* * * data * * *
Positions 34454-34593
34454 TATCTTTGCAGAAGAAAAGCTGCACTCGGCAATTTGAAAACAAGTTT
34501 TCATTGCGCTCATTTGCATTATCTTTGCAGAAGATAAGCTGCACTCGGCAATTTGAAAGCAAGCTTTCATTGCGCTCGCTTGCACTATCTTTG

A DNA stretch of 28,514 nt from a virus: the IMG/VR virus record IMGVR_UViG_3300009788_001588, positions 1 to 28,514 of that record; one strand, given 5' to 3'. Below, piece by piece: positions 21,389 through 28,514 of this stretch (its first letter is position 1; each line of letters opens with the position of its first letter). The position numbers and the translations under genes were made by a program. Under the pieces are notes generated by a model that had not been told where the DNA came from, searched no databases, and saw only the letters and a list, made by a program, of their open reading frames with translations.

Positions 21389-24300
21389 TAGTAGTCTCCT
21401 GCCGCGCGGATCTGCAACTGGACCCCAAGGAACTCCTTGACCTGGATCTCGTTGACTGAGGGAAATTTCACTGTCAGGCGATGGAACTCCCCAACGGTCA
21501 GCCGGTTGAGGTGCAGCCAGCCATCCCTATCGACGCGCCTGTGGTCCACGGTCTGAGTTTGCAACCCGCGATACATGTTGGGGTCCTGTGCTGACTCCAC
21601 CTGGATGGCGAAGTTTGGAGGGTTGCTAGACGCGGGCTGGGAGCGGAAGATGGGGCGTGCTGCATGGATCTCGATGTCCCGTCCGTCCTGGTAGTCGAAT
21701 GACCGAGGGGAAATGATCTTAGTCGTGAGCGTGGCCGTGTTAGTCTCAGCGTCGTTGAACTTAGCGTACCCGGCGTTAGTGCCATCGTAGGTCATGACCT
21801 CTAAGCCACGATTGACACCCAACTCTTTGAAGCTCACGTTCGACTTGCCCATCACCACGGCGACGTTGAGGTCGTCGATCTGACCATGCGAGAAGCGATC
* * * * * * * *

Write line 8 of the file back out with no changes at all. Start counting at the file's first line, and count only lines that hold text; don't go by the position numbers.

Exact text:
21501 GCCGGTTGAGGTGCAGCCAGCCATCCCTATCGACGCGCCTGTGGTCCACGGTCTGAGTTTGCAACCCGCGATACATGTTGGGGTCCTGTGCTGACTCCAC